Page 7

From there he moved on to the Thames Reach Bermondsey Project which provides support to 30 people with enduring and serious mental health problems.

Supported housing Leroy 10

Veronica, his key worker, meets with him regularly to discuss his problems, needs and aspirations. This can be in the project’s office but they’ll often take a stroll in the park or visit a local cafe. She helps him keep in touch with local mental health professionals and develop the skills to maintain a future tenancy and get back on his feet. He also attends tenant coffee afternoons and cooking classes, which he enjoys.

From 1975 until the 1990s, Leroy was a drummer in reggae bands playing gigs across the capital’s club circuit. Then his mental health problems worsened and Leroy struggled to cope. His problems culminated in him being evicted from his flat and he ended up sleeping rough for six weeks on the streets of the capital before being found a place in a hostel.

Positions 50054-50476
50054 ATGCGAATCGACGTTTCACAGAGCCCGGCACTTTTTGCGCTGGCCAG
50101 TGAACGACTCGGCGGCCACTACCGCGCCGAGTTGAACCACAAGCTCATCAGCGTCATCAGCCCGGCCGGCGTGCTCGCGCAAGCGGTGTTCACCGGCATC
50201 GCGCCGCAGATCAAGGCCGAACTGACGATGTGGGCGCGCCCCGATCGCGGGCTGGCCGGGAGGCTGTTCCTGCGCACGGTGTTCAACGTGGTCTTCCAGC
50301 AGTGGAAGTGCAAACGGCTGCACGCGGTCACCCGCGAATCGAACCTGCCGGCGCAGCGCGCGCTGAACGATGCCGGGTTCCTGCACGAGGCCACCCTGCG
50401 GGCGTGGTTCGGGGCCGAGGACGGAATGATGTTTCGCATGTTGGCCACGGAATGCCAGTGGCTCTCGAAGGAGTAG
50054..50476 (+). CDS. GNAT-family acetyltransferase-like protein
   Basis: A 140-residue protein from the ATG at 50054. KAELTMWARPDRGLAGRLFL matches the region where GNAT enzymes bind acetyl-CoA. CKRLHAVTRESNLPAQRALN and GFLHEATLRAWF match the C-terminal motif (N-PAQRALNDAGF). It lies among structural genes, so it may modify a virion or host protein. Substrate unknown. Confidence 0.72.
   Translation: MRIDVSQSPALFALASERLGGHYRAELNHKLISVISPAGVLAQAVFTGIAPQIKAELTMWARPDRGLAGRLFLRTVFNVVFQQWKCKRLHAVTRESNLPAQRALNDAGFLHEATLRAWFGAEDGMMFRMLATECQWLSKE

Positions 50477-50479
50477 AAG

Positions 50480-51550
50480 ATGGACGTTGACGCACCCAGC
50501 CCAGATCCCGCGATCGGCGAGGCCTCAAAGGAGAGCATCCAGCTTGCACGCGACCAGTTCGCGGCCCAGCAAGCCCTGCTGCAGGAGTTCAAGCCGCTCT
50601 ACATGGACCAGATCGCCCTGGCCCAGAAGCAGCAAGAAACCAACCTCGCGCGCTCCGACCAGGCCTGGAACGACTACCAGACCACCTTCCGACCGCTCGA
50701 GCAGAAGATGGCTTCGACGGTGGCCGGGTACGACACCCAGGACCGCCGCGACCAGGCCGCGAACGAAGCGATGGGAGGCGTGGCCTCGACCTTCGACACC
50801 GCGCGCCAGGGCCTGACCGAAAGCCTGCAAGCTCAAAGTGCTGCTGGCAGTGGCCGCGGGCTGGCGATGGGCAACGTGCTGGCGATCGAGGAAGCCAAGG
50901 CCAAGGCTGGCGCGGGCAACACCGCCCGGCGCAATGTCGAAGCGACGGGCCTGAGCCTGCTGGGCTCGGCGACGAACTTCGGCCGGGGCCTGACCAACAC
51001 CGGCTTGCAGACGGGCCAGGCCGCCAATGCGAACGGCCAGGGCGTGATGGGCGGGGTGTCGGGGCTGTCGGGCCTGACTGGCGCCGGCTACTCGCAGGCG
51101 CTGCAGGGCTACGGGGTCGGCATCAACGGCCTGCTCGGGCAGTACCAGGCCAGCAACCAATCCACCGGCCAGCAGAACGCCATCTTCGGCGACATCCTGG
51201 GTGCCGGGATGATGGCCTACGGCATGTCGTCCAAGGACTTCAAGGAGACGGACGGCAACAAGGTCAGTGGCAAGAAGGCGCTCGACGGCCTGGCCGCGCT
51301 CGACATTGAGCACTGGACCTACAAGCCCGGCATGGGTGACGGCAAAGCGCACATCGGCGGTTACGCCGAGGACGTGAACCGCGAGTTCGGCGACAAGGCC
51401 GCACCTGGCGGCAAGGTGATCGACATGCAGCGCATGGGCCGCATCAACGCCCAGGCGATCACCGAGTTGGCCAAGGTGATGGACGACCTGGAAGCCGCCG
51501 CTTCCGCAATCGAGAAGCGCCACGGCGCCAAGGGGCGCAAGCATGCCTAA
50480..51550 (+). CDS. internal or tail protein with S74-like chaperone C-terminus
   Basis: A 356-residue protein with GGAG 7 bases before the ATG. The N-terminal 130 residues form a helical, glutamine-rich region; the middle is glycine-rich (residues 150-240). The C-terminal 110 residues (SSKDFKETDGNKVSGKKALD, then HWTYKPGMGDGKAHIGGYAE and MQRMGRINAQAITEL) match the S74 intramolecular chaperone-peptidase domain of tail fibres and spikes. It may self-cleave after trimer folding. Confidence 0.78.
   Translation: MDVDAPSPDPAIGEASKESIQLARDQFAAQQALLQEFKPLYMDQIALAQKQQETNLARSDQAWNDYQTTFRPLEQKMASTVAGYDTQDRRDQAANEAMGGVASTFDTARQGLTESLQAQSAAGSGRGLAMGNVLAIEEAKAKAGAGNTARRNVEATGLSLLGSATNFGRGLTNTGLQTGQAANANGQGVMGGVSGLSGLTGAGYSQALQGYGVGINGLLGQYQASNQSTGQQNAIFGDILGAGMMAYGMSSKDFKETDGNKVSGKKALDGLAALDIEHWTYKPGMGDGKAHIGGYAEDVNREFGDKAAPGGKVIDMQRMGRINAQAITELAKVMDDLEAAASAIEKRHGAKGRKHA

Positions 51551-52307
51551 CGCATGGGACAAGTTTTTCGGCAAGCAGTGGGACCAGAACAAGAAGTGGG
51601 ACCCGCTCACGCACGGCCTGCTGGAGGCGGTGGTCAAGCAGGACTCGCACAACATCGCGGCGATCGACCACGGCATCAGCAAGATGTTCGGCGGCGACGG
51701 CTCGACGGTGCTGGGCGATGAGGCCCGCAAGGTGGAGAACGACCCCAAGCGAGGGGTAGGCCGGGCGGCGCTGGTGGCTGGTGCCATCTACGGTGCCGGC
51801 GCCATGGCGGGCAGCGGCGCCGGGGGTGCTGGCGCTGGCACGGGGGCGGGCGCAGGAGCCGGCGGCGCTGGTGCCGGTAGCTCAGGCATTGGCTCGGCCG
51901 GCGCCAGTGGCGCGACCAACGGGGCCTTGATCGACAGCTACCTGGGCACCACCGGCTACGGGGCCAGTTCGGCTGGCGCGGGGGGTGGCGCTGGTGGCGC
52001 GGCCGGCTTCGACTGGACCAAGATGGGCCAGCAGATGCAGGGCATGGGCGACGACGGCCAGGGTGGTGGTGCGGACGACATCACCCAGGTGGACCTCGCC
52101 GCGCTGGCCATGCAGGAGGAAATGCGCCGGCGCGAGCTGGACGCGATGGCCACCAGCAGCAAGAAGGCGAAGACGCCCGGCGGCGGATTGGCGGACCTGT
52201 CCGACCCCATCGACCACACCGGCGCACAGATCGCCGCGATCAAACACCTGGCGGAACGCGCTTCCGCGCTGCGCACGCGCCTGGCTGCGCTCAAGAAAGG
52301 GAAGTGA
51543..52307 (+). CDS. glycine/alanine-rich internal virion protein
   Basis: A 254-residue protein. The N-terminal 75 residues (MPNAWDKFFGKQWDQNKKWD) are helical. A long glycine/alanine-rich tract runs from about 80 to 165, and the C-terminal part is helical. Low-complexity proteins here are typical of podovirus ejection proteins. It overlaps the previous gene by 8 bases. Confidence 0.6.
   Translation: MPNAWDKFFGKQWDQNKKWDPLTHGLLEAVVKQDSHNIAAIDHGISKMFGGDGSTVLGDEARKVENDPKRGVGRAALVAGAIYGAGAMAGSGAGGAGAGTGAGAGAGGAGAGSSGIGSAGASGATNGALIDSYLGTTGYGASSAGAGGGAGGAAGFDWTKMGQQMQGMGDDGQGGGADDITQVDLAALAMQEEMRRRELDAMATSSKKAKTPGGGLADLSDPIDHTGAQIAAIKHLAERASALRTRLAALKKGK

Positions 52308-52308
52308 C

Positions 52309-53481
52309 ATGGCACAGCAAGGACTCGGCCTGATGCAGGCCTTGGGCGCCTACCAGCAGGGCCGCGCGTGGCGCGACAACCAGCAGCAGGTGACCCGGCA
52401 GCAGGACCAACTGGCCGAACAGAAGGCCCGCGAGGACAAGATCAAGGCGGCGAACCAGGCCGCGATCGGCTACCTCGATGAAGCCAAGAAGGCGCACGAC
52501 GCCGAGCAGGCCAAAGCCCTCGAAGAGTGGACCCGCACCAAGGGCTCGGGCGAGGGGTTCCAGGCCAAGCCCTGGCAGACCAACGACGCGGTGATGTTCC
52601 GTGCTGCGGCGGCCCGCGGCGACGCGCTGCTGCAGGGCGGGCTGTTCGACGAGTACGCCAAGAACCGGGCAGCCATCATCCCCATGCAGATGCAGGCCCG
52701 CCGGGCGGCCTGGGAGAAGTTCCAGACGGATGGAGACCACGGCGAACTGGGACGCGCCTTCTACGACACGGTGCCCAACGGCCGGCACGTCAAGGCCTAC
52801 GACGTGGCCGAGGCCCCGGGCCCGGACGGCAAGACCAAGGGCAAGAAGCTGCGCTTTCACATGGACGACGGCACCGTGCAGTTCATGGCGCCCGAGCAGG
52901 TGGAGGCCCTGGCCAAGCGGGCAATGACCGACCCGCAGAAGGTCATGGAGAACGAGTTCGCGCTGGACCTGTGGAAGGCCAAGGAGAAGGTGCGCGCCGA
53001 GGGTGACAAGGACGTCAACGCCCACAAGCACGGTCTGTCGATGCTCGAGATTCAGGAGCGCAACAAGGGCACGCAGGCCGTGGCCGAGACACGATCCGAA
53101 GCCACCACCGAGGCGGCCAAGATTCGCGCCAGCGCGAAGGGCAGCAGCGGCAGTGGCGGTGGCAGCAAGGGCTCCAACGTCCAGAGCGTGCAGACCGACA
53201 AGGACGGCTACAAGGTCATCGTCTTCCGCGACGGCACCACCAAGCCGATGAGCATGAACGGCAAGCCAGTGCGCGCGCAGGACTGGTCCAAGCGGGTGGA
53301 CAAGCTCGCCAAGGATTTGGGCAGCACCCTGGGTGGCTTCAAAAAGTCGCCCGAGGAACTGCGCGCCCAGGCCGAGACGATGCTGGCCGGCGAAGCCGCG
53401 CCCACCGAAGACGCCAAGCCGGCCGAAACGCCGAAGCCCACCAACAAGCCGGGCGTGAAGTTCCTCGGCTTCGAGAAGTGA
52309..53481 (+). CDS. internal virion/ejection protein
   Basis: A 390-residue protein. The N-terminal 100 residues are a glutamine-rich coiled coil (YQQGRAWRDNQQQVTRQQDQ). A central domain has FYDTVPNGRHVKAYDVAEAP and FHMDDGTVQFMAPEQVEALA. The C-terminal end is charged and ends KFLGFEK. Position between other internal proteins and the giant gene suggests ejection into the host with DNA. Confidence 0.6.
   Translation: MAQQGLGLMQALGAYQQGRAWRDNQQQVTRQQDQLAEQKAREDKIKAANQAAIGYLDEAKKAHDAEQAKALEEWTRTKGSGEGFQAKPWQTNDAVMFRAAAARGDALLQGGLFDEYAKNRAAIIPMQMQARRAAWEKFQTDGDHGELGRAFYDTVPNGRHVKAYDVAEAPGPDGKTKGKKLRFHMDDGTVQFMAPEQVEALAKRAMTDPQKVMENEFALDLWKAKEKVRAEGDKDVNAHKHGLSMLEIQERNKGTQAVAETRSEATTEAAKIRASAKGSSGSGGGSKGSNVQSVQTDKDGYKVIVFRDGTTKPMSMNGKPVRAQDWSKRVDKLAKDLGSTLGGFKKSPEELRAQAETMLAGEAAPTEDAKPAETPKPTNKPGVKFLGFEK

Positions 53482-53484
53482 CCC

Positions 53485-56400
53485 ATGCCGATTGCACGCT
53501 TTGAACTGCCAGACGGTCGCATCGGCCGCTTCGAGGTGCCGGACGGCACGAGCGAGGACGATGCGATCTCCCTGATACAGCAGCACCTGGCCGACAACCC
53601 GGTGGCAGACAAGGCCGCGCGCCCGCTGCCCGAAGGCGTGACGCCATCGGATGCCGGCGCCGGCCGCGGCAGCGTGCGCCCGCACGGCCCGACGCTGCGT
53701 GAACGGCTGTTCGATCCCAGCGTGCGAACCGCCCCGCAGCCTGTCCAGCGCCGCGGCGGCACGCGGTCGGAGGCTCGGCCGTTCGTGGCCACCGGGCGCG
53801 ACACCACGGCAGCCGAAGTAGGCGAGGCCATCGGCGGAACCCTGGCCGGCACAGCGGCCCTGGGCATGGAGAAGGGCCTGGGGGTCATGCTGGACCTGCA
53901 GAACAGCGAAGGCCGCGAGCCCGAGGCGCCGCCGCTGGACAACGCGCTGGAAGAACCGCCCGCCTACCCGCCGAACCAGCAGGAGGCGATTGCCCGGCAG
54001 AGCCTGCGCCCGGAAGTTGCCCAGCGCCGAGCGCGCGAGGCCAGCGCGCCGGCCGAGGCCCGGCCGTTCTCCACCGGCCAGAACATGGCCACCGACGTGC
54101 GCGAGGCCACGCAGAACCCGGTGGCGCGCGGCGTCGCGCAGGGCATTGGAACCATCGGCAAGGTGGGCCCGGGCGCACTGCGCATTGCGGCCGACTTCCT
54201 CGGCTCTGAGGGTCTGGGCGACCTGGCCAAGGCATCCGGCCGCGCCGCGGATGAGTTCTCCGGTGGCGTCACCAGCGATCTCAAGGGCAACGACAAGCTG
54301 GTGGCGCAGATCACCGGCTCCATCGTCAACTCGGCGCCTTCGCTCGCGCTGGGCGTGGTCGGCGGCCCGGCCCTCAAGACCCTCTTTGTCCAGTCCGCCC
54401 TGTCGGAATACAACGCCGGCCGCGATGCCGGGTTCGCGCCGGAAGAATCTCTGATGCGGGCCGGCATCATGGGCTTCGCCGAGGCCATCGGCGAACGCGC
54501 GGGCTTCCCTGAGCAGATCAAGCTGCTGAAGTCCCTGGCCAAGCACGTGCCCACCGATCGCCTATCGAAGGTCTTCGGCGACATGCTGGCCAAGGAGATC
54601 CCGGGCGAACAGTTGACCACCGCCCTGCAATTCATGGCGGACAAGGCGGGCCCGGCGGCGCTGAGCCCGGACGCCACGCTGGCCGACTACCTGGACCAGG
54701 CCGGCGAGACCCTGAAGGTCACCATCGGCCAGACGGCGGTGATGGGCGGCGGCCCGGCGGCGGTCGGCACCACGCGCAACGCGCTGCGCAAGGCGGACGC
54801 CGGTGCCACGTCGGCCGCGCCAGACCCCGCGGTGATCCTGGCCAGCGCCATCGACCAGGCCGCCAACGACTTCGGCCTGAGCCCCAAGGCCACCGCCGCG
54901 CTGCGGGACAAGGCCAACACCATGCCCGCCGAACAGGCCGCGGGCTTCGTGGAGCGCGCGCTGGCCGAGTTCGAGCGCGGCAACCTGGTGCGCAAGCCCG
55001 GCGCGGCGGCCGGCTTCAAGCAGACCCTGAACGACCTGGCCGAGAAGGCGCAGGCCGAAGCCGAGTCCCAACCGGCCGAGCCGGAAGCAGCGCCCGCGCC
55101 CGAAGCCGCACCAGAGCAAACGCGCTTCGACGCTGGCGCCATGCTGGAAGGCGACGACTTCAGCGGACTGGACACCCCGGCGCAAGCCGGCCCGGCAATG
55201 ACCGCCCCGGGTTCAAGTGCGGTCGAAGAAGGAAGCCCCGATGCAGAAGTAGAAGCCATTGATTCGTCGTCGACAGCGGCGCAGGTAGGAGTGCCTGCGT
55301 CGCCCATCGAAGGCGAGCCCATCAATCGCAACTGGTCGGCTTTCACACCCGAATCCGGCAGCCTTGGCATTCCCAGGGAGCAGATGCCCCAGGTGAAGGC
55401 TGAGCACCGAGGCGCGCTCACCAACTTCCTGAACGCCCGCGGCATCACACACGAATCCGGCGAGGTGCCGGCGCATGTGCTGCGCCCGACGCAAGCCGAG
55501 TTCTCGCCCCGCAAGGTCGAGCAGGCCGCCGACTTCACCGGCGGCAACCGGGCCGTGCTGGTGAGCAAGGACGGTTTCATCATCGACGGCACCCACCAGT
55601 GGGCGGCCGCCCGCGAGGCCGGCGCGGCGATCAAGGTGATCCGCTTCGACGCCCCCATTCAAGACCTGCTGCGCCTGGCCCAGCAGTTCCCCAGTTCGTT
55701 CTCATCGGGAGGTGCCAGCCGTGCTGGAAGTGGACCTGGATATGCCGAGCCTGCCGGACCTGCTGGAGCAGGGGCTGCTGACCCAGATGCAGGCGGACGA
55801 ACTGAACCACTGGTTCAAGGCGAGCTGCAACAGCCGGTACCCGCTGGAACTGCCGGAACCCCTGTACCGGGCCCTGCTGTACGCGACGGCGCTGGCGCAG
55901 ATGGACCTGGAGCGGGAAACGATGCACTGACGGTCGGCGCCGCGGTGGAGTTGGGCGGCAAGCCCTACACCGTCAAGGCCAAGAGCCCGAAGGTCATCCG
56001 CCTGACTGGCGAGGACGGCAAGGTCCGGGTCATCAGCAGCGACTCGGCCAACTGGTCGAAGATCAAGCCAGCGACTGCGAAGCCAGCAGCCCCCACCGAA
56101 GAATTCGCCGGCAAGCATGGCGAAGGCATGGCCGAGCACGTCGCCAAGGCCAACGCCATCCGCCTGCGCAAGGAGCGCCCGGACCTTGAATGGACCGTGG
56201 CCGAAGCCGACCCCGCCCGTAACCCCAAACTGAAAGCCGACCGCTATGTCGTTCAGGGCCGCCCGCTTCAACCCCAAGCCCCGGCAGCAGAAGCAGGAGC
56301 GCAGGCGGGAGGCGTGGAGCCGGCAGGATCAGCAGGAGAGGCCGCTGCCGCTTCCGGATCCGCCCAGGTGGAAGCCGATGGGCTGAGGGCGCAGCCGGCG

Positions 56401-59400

And all the support he receives appears to be paying off – Leroy has been doing very well since he moved in and he is now a prime candidate for moving on into his own independent accommodation.

Thames Reach Annual Review 2010  

Thames Reach's Annual Review 2010 looks at how some of the capital's most vulnerable people have been helped by the charity over the past 12...

Thames Reach Annual Review 2010  

Thames Reach's Annual Review 2010 looks at how some of the capital's most vulnerable people have been helped by the charity over the past 12...

Advertisement